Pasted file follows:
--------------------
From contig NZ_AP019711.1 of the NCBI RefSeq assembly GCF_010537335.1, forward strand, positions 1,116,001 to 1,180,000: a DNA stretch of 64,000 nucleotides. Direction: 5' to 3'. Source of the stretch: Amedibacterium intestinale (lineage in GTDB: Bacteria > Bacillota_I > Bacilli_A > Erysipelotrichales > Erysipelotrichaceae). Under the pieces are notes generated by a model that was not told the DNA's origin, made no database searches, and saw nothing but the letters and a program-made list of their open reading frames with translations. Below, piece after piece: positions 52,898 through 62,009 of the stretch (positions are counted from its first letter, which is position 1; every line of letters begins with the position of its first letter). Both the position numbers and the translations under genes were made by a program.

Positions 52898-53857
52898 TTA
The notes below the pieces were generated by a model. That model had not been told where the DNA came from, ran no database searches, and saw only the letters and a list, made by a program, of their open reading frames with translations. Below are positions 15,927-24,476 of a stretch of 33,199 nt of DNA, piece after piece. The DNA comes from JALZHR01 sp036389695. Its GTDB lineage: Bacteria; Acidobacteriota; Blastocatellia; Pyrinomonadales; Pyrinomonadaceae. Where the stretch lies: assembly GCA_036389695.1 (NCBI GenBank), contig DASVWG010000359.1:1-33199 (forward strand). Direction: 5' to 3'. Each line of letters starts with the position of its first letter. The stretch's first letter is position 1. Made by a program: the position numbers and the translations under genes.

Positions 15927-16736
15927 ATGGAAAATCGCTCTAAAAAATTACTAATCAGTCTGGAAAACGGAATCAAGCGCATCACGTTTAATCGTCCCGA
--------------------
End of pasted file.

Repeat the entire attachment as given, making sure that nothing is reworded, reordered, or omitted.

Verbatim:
From contig NZ_AP019711.1 of the NCBI RefSeq assembly GCF_010537335.1, forward strand, positions 1,116,001 to 1,180,000: a DNA stretch of 64,000 nucleotides. Direction: 5' to 3'. Source of the stretch: Amedibacterium intestinale (lineage in GTDB: Bacteria > Bacillota_I > Bacilli_A > Erysipelotrichales > Erysipelotrichaceae). Under the pieces are notes generated by a model that was not told the DNA's origin, made no database searches, and saw nothing but the letters and a program-made list of their open reading frames with translations. Below, piece after piece: positions 52,898 through 62,009 of the stretch (positions are counted from its first letter, which is position 1; every line of letters begins with the position of its first letter). Both the position numbers and the translations under genes were made by a program.

Positions 52898-53857
52898 TTA
The notes below the pieces were generated by a model. That model had not been told where the DNA came from, ran no database searches, and saw only the letters and a list, made by a program, of their open reading frames with translations. Below are positions 15,927-24,476 of a stretch of 33,199 nt of DNA, piece after piece. The DNA comes from JALZHR01 sp036389695. Its GTDB lineage: Bacteria; Acidobacteriota; Blastocatellia; Pyrinomonadales; Pyrinomonadaceae. Where the stretch lies: assembly GCA_036389695.1 (NCBI GenBank), contig DASVWG010000359.1:1-33199 (forward strand). Direction: 5' to 3'. Each line of letters starts with the position of its first letter. The stretch's first letter is position 1. Made by a program: the position numbers and the translations under genes.

Positions 15927-16736
15927 ATGGAAAATCGCTCTAAAAAATTACTAATCAGTCTGGAAAACGGAATCAAGCGCATCACGTTTAATCGTCCCGA